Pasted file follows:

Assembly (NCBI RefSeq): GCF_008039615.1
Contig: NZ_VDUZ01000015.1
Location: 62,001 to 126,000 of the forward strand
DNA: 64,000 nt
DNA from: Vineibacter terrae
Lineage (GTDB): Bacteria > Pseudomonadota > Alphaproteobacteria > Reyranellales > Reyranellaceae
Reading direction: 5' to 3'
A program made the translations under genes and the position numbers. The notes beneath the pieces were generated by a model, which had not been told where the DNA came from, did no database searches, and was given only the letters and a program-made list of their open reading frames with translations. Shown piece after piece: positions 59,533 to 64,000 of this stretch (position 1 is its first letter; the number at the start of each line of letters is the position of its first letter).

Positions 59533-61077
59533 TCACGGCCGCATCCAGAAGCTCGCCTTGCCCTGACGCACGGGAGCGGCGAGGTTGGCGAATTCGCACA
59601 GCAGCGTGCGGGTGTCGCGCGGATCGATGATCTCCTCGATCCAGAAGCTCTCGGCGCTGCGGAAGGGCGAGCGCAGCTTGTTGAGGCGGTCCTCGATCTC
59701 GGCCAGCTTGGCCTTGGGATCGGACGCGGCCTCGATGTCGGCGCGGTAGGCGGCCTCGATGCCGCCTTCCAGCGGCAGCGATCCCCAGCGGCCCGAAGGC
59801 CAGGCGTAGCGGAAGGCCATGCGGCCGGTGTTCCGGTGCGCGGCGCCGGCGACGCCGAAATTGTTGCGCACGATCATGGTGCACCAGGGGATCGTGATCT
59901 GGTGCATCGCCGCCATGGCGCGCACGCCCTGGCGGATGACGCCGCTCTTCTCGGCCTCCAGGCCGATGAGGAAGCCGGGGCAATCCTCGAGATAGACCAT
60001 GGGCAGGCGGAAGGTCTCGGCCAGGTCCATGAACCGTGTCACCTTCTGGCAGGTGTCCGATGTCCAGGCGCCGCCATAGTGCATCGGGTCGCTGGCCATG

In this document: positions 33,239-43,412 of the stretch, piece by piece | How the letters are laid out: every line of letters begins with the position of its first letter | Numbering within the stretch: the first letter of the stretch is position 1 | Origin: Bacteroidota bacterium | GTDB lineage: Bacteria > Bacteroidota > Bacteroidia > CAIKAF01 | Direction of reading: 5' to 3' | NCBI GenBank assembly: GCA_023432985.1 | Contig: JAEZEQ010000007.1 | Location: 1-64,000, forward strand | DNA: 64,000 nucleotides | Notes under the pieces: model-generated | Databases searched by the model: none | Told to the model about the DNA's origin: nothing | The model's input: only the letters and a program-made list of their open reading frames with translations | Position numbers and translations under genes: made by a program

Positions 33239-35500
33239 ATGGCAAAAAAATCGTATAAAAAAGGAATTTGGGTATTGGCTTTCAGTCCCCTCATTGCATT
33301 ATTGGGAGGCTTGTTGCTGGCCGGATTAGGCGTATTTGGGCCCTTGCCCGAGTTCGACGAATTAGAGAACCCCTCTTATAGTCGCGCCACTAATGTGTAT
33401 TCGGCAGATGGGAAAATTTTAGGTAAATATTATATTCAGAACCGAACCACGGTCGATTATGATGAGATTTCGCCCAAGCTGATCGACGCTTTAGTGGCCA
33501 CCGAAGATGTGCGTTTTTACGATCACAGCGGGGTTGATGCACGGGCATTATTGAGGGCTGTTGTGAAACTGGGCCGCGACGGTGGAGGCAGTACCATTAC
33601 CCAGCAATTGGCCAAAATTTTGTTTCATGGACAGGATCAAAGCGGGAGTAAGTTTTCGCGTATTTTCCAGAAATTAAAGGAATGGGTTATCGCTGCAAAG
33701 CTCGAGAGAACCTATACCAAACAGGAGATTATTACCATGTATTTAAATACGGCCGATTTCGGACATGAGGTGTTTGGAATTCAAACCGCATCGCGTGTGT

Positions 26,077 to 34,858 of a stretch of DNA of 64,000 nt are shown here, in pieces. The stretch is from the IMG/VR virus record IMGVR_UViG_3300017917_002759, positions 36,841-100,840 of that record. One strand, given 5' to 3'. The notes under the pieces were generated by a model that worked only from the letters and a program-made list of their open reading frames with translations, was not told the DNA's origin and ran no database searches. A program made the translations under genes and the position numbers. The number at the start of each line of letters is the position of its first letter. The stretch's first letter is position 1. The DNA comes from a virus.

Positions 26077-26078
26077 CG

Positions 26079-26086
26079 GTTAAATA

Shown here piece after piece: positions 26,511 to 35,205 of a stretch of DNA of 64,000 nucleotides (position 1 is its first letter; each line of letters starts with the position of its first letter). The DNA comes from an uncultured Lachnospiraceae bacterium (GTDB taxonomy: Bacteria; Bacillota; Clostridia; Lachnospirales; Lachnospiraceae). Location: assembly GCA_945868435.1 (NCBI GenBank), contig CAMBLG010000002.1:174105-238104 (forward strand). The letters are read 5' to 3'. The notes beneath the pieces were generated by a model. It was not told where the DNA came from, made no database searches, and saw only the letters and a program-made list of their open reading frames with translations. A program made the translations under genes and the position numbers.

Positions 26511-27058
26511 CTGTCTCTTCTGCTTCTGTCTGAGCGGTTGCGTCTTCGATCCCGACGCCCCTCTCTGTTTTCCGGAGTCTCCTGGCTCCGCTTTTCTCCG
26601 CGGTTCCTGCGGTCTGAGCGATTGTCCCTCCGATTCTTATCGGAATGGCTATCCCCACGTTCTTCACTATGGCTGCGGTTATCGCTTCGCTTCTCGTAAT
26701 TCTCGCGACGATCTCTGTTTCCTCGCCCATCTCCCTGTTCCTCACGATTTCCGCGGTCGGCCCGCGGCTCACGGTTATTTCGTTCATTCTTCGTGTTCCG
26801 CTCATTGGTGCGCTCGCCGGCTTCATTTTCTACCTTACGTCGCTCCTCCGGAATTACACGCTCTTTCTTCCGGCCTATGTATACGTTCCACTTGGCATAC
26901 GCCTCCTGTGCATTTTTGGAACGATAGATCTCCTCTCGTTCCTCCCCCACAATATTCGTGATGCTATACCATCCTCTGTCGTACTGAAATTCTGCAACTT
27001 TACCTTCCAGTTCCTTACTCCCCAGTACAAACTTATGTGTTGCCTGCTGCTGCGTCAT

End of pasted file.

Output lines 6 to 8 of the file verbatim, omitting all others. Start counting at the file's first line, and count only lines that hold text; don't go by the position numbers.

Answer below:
Lineage (GTDB): Bacteria > Pseudomonadota > Alphaproteobacteria > Reyranellales > Reyranellaceae
Reading direction: 5' to 3'
A program made the translations under genes and the position numbers. The notes beneath the pieces were generated by a model, which had not been told where the DNA came from, did no database searches, and was given only the letters and a program-made list of their open reading frames with translations. Shown piece after piece: positions 59,533 to 64,000 of this stretch (position 1 is its first letter; the number at the start of each line of letters is the position of its first letter).